Fifty years ago this month, my uncle, President John F. Kennedy, signed the Community Mental Health Act, long-considered the law that laid the foundation for modern-day mental health care. In the decades since the landmark signing of that legislation, the mental health community has made great strides. But we have much more to do to honor President Kennedy’s legacy, achieve equality, and improve care for those suffering from mental illness, intellectual disabilities and addictions.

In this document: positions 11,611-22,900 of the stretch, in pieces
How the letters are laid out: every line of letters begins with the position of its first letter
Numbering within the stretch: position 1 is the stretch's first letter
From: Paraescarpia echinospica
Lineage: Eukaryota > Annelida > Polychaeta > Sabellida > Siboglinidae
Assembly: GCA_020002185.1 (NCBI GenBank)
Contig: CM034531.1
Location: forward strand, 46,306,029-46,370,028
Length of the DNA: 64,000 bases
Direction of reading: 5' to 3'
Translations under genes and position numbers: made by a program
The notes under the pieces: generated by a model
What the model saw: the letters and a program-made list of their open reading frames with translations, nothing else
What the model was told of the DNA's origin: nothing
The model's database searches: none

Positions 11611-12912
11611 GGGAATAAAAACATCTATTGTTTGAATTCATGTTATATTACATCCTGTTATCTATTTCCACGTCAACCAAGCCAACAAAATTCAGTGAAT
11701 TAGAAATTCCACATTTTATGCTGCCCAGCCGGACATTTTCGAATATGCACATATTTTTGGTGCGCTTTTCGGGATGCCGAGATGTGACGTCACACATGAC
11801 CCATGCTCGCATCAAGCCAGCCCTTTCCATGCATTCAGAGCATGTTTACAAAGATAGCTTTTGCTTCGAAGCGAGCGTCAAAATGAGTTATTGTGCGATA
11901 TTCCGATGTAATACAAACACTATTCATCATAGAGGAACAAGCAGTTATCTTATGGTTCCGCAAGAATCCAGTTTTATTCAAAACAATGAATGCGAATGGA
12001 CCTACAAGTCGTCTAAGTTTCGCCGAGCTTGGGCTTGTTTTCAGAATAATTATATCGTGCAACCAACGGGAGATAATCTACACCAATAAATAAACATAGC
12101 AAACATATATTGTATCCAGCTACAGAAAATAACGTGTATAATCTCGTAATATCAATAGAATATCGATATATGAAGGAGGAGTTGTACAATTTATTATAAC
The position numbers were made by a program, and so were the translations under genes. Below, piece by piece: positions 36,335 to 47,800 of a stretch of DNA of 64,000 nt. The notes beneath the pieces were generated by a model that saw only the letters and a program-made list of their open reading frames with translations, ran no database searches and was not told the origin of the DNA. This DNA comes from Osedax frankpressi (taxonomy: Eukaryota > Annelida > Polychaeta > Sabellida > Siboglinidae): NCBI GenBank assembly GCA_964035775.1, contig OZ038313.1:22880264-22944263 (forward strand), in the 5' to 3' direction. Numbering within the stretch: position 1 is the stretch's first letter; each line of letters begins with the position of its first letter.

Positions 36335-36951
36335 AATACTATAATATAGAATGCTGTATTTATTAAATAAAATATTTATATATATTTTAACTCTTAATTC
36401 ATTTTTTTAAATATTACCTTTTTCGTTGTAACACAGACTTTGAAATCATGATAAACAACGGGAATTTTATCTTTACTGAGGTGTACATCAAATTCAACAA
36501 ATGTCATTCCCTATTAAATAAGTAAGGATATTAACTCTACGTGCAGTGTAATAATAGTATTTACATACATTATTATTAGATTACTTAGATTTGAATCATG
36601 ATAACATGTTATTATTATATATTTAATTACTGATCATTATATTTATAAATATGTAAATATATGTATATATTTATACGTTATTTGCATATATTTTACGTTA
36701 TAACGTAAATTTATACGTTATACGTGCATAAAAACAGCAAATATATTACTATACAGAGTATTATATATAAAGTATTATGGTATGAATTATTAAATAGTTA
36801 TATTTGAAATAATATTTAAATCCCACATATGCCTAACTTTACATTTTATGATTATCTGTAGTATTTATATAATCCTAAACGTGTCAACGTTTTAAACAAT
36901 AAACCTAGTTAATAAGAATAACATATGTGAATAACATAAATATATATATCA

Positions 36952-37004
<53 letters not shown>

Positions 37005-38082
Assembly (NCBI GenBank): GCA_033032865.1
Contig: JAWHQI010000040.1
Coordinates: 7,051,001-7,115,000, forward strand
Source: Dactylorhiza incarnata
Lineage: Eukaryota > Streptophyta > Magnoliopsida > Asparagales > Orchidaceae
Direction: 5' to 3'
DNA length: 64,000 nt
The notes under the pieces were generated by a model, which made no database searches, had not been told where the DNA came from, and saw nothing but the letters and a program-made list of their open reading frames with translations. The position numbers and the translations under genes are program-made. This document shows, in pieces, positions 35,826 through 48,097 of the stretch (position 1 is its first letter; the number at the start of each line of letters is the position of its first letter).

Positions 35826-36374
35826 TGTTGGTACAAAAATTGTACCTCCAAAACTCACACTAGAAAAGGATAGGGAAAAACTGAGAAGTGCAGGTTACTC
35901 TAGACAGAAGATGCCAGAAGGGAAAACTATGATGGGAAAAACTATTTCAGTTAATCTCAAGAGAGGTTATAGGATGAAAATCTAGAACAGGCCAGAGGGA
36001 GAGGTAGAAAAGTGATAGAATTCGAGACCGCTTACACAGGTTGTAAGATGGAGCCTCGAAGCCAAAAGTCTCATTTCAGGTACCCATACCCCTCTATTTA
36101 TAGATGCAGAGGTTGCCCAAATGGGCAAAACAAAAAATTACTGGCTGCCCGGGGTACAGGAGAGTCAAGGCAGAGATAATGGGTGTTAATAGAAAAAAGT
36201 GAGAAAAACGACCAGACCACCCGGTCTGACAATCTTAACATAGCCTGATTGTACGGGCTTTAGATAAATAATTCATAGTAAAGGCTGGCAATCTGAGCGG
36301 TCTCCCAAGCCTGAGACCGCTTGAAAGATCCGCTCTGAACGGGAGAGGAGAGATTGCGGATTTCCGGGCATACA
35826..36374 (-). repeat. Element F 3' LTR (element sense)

We have a generation of service members returning home from war, including many with brain injuries. Our communities, too often, are shattered by gun violence. We must address and reverse the growing suicide epidemic in this country — which claims more than 38,000 American lives annually, and as many as 22 veterans each day. With health exchanges taking root nationwide, we must also ensure that those struggling with mental illness and addictions receive equal treatment to those with physical ailments. We can’t have 50 rules in 50 states governing how we treat these diseases.